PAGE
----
Canadian General Synod rejects membership of primates on ACC

Posted by Kendall Harmon

Read it all from ACC News.

Filed under: * Anglican - EpiscopalAnglican ProvincesAnglican Church of CanadaCanadian General Synod 2007

Posted June 26, 2007 at 5:47 pm [Printer Friendly] [Print w/ comments]

1. Sarah1 wrote:

Is it a simple majority of Provinces that is needed to add the Primates to the ACC?  Or is it more?

June 26, 5:57 pm | [comment link]
2. badman wrote:

A two thirds majority is needed, I believe.

June 26, 6:21 pm | [comment link]
3. badman wrote:

Yes, I’ve checked; two thirds are needed to change the current arrangements:  see paragraph 3 of the ACC constitution, and compare with the schedule at the end which sets the current composition:

June 26, 6:25 pm | [comment link]
4. AnglicanFirst wrote:

Canada revisionists/progressives are playing a dangerous game that can backfire on both them and ECUSA.

The ACC is one of the four instruments of unity that the revisionists/progressives have been able to infiltrate, weaken and manipulate. 

They have been able to do this because of the dependence of the Anglican Communion on ECUSA’s money, because of their secular militancy and because they cared enough for their cause(s) to take the time to do it. 

The only instrument of unity that they the will not be able to control or inhibit are the synodic meetings of the Primates of the Anglican Communion.

The fact that the Primates will/might have voting rights in the ACC scares the willies out of the revisionist/progressives. 

Of the four instruments of unity, the ACC is the least important.  Compared to the synodic authority of the Primates, meeting as primates, and the symbolic legacy/authority/tradition inherent in the Archbishop of Canturbury, the ACC is just an administrative piece of fluff.  It can be replaced.

When push comes to shove, the synodic authority of the Primates gathered together, trumps the authority of the ACC and can challenge the authority of the ABC.  Remember, the ABC is a British government appointee and the Primates may demand a different process for the appointment of the archbishop of the Anglican Communion.

June 26, 6:32 pm | [comment link]
5. Br_er Rabbit wrote:

Bishop Sue Moxley… a member of the ACC,

who explained the rejection, is well aware that membership of the Primates on the ACC would shift the balance of power within the group decidedly toward the evangelical, and spell big trouble for reappraising provinces such as TEC and ACoC.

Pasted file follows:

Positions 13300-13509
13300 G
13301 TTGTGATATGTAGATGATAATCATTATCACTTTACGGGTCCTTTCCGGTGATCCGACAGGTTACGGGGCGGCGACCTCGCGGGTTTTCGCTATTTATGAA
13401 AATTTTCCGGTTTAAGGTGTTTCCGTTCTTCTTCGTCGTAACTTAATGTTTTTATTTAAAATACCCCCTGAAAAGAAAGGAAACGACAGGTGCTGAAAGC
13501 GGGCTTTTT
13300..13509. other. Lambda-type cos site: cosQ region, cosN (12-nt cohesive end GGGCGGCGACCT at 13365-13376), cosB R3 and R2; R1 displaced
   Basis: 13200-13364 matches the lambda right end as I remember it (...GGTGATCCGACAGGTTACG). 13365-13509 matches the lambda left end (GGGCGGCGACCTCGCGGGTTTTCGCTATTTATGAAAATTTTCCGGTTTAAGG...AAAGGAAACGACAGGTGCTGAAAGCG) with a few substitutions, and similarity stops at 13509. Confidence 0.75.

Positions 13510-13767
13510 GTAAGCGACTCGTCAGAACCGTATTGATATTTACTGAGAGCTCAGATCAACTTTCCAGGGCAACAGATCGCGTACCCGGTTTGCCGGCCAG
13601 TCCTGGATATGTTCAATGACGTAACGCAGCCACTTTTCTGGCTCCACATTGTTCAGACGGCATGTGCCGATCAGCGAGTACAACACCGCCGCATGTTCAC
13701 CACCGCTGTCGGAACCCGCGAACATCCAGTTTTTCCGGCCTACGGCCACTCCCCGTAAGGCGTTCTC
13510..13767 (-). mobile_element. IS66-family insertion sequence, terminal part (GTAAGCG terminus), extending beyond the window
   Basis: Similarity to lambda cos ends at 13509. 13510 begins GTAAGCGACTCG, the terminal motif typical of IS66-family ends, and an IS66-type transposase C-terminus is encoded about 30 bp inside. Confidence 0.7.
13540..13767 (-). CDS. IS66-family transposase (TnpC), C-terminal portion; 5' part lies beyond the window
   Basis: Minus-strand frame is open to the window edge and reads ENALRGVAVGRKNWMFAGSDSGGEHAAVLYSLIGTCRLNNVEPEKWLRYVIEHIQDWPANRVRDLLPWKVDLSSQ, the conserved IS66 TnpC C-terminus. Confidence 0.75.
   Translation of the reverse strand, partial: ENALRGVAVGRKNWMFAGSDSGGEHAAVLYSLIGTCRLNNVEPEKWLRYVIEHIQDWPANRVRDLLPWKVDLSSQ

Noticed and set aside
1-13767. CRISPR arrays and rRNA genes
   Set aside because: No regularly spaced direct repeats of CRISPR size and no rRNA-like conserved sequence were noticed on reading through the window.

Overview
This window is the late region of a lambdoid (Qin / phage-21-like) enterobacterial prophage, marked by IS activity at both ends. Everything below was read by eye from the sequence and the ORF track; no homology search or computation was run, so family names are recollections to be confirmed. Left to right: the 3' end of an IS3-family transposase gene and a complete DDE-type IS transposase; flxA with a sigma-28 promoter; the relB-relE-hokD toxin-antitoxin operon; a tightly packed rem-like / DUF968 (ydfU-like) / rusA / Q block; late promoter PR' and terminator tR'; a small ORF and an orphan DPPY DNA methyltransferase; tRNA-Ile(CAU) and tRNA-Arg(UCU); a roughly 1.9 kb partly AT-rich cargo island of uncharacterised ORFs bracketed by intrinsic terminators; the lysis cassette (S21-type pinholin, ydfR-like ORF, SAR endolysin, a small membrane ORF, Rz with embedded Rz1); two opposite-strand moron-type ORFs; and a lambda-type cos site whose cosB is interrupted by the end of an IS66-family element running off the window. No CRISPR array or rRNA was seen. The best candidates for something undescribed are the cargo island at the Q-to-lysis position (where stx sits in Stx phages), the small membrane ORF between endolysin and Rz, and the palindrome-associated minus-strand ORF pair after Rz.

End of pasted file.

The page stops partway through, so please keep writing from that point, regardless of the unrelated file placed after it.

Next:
June 26, 7:05 pm | [comment link]
6. Irenaeus wrote:

“In moving rejection, Bishop Sue Moxley of Nova Scotia and Prince Edward Island and a member of the ACC, said the changes would add a third more members to the council, resulting in increased costs.”

What a whopper! Think of the costs the ACC’s rich-country revisionists have incurred over the years cooking up misguided proposals like divestment from Israel.

June 26, 9:05 pm | [comment link]
7. dwstroudmd+ wrote:

Canadians can count the cost of travel but not of discipleship.  That’s rich, that is.

June 26, 9:18 pm | [comment link]
8. Tom Roberts wrote:

This is to be expected on a political basis. One could hardly expect the Canadian Synod to give acceedance to a renovated ACC which would nullify their new works.

June 26, 10:46 pm | [comment link]
9. Bob from Boone wrote:

This is encouraging news. Adding all of the primates to the ACC dilutes the voice of the laity, for the ACC is the only Instrument that has lay voice, and also the voices of those in orders below the episcopacy. It is also the only Instrument that has a significant representation of Anglican women among the almost entirely male-dominated hierarchy.  Stacking the ACC with primates only increases the power of the primates. It was a bad move that only got through the ACC because the Canadians and the Americans complied with the request not to sit at the table. It was another political move in a terribly politicized situation. I hope another twelve provinces will come to the same decision.

June 26, 11:12 pm | [comment link]
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